Collapse in sterling is ‘two-edged sword’

Shane Wilson, President of Lisnaskea Chamber of Commerce   RMGFH56

Shane Wilson, President of Lisnaskea Chamber of Commerce RMGFH56

THE fall in the value of the Sterling is a “double-edged sword” for Fermanagh businesses, with some sectors enjoying an increase in trade and others already feeling the pinch from the Brexit fallout. 

Following the ‘leave’ result in the June 23 referendum, the Pound dramatically fell to a 31-year low on the Dollar, while it also crashed against the Euro, falling to €1.17 last week. That’s  in contrast to this time last year, when the Pound was worth over €1.40, meaning local businesses struggled to attract trade from south of the border. 


While the fall in Sterling has meant a boost to retail, though, local business leaders have pointed out it’s not all one-way traffic, with those dependant on exports suffering as a result. 

Shane Wilson, chairman of Lisnaskea Chamber of Commerce, agreed it was a “double-edged sword”. 

“You can definitely see an increase in the volume of footfall,” said the local businessman. “However, we have number of people in the manufacturing sector, so we’re getting mixed feedback from members. We just have to wait until things settle down a bit.”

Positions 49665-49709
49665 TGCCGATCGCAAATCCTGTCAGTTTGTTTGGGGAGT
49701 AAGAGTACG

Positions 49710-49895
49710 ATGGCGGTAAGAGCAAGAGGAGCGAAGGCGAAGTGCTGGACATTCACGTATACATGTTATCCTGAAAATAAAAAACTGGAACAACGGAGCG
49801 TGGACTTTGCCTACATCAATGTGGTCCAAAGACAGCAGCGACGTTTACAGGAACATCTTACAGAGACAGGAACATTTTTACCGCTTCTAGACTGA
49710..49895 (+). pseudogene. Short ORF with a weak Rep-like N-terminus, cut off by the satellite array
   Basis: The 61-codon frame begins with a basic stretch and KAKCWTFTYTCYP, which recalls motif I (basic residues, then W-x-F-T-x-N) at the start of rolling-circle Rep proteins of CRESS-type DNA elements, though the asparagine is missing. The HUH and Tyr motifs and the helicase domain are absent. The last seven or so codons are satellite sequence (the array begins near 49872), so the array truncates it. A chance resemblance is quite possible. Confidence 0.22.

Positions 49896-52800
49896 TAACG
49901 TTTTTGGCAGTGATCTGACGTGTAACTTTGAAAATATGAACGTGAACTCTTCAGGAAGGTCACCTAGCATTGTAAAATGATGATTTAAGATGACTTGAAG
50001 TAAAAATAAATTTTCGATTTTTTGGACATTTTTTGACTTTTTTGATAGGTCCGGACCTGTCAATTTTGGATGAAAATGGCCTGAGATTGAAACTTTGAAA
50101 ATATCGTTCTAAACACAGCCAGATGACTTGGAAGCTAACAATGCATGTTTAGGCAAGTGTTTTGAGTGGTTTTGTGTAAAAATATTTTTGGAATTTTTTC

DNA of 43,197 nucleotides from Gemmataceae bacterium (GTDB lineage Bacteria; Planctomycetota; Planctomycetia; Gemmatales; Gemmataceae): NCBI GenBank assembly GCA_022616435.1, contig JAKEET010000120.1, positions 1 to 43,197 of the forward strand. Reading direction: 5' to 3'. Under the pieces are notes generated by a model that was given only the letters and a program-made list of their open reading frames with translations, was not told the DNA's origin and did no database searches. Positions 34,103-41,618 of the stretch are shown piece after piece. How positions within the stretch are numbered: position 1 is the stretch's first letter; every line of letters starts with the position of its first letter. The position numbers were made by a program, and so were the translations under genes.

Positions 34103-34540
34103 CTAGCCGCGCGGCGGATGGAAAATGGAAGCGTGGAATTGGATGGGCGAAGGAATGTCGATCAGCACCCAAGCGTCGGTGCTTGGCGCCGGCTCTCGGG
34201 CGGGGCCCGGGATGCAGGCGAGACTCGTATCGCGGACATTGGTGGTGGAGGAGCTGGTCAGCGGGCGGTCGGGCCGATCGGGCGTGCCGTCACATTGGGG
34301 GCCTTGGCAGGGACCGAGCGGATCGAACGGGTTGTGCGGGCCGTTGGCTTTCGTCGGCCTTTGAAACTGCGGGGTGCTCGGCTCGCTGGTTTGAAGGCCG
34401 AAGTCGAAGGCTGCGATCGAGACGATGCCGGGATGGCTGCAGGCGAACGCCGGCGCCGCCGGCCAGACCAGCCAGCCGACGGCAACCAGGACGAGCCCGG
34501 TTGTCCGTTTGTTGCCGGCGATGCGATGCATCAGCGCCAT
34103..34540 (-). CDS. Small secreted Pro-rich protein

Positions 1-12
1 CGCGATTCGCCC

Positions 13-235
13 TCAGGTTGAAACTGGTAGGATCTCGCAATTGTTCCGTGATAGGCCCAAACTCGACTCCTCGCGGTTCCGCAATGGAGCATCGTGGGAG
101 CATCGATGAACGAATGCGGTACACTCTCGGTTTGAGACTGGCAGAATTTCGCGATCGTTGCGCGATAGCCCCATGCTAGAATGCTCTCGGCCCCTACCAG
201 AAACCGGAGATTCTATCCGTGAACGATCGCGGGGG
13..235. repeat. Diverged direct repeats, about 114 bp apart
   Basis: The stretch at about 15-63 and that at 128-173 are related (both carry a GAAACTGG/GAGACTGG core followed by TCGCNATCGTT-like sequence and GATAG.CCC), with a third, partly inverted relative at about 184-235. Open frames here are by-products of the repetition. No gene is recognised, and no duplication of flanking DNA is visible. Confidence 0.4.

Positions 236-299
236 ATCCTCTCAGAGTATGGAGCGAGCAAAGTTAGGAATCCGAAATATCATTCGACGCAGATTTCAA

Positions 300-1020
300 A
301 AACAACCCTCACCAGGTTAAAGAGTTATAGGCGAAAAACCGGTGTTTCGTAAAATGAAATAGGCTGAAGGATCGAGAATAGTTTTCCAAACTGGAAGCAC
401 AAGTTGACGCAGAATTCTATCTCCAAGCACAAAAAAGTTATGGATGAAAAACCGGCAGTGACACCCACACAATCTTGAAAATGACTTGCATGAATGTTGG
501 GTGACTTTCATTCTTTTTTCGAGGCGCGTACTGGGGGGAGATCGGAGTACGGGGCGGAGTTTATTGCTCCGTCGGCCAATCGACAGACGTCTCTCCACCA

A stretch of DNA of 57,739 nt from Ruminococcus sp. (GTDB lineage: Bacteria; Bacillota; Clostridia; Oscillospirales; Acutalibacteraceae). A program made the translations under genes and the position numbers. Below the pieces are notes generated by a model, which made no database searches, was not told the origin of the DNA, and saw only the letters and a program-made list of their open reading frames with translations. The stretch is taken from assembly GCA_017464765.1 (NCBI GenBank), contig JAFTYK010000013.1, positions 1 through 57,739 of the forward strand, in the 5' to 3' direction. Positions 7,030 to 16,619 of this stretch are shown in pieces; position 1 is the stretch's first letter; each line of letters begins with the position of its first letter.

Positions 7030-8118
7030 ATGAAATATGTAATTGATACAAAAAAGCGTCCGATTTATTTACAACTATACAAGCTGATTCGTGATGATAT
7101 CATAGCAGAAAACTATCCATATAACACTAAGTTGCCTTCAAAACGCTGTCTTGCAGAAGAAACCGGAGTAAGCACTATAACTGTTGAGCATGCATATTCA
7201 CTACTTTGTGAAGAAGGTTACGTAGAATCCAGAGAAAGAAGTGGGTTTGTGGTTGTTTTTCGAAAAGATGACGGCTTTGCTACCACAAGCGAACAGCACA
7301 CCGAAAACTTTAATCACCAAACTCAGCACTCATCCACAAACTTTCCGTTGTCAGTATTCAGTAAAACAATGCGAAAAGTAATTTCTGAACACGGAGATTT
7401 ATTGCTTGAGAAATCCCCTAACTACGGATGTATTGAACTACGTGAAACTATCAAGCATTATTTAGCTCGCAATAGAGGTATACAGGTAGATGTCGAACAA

Mr Wilson said there was still a lot of uncertainty following the Brexit result: “Now it’s certain Theresa May will be Prime Minister, hopefully that might help a bit.”

Indeed, since Andrea Leadsom pulled out of the Conservative Party leadership race on Monday and David Cameron announced he would be stepping down as Prime Minster today (Wednesday), leaving the path clear for Ms May to take over as Prime Minster, the Pound has rebounded slightly and was  sitting at €1.19 yesterday. 

Mr Wilson said there were “mixed feelings” in Lisnaskea on the Brexit: “Again, it all depends what sector you’re in. Right now, the biggest challenge is getting things to settle down and then moving forward.”

John Treacy, general manager of Fermanagh Enterprise, said his retail members had also seen an increase in trade on foot of the fall in Sterling. 


“There is an increase in customers, and any increase in footfall will benefit traders in the short term,” he said, adding it was good timing with the onset of the holiday period. “It’s already showing, the town seems busy. People are travelling here.”

He added, however: “We do have some businesses who export and it will work against them.”

Mr Treacy said the fall in Sterling was only a short-term benefit of the Brexit vote, and also added there remained a lot of uncertainty over the future, which was bad for business in the long-term. 

He said while Fermanagh Enterprise was currently doing well, with almost 100 per-cent occupancy, the body was “very, very anxious” about the future” as they depended heavily on European funding from the Social and Rural Development Funds. 

“Things are going well now, but we need to think three-five years ahead, and we can’t do that right now,” he said. “We’re always looking forward, but we’re looking into a bit of an abyss at the moment.” 

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